Thursday, October 14, 2010

Madame Bovary Group Read: Week One


For the first week of the Madame Bovary Group Read, we read Part One of the book, a mere 58 pages, plus the introduction by translator Lydia Davis. In the introduction, Davis lays out some of the themes, motifs and peculiarities of Flaubert's writing that we'll be seeing throughout the novel. Some points that interested me particularly include his use of metaphorical language, his innovative use of the imperfect tense in French (most French literary writing is dominated by a literary-only tense called the passé simple, or simple past, which has a slightly different meaning than the imparfait) and information about his laborious, intense writing process. In the section on her translation methods, she covers some of the broad decisions she made, such as the decision to retain his characteristic comma splice technique, and she gives a brief overview of the many English translations of Bovary.

On to the book itself. Part One opens with young Charles Bovary, an awkward boy who wants to fit in. He grows up and marries an older woman his parents choose; he meets the charming Emma and his first wife dies. Slowly the focus of the book shifts to Emma, so slowly I almost didn't notice until I was completely immersed in her point of view and Charles had become a bit player in Emma's vivid and all-consuming romantic delusions. These delusions start when she attends a luxurious ball and falls in love with the lavish lifestyle she sees on display, and thus begins her downfall.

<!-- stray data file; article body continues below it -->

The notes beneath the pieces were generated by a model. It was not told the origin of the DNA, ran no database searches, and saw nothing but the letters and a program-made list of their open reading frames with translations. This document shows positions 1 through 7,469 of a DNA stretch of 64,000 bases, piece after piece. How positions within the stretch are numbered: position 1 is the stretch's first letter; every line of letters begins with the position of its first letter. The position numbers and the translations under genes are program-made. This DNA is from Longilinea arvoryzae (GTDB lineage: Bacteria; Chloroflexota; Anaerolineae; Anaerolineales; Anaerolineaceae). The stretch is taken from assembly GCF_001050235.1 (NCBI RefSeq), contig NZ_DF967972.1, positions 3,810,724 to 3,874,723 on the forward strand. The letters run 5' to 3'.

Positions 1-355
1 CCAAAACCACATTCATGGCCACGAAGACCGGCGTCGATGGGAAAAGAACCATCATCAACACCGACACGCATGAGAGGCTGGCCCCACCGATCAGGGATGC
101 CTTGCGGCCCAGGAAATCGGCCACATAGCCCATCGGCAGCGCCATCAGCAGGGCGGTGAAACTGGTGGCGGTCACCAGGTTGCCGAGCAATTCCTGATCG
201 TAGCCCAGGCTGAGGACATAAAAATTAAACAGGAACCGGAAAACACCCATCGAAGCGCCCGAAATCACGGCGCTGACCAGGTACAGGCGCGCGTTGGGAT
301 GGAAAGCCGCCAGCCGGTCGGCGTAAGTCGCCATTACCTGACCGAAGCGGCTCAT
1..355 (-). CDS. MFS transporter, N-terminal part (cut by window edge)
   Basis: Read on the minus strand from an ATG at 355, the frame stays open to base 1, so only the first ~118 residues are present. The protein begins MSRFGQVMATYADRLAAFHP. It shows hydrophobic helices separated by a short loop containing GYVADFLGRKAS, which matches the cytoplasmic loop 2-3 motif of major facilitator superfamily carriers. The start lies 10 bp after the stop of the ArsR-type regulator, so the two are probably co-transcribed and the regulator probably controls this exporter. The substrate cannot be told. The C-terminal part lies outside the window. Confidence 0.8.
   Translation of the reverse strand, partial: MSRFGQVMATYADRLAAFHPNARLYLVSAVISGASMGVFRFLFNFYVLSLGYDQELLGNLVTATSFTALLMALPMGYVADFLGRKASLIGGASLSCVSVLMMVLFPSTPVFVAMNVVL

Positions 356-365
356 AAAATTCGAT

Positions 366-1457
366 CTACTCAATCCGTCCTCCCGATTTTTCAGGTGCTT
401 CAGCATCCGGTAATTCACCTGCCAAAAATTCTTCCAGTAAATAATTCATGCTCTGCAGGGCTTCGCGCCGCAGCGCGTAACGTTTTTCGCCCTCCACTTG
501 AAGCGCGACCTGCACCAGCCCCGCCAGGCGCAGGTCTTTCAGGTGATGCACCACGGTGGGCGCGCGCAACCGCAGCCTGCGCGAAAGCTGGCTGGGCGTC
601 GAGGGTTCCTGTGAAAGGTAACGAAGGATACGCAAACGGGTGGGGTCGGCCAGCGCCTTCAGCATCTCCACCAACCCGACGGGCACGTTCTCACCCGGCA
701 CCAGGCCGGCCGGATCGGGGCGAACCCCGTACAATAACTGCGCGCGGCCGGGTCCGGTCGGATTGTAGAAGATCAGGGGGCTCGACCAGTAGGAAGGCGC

This is the first time I've read Madame Bovary although I'm quite familiar with the story. I majored in French in college but I never got around to taking a course on nineteenth century French literature- I signed up for it but then dropped it in favor of a class on Russian literature in translation, a decision I've never regretted, but I am a little sorry to have missed reading some of the seminal masterpieces of this most crucial period in French literature in the original French. I do hope to read it in French as well, but not this time around.

Thank you to Frances of NonSuchBook for organizing the Group Read and click over to see other participants' entries.

FTC Disclosure: I did not receive this book for review.

16 comments:

irisonbooks said...

Ah, I did not know the introduction was part of this weeks reading. I wanted to safe it until the end, but you do make it sounds interesting, so I might read it for next week.

The shift in perspective is very subtle, I agree. I read the book 2 years ago and actually didn't remember that is started with Charles' story.

Audrey said...

I'm reading it for the first time too!
(And, oh, I remember the days when it would have been possible for me to read this in the original!)

Either in the intro or in something else I read, Lydia D. said something about Flaubert diligently avoiding metaphors. That surprised me, because I thought Part One was chock full of them!

Nice to be resfing with you!

Zibilee said...

I actually have two copies of this book here, but like a lot of my books, it has not been read yet. I am really thrilled that you are going to be doing this group read because I think seeing your posts will convince me to move this way up on the stack. I hope that you all enjoy it and I will be looking forward to hearing your thoughts!

Nana Fredua-Agyeman said...

This book is in my list of TBRs. Translated books always lose something... but for some of us who speak no other language than our local language and English we are bound to live with this miss. Thanks BB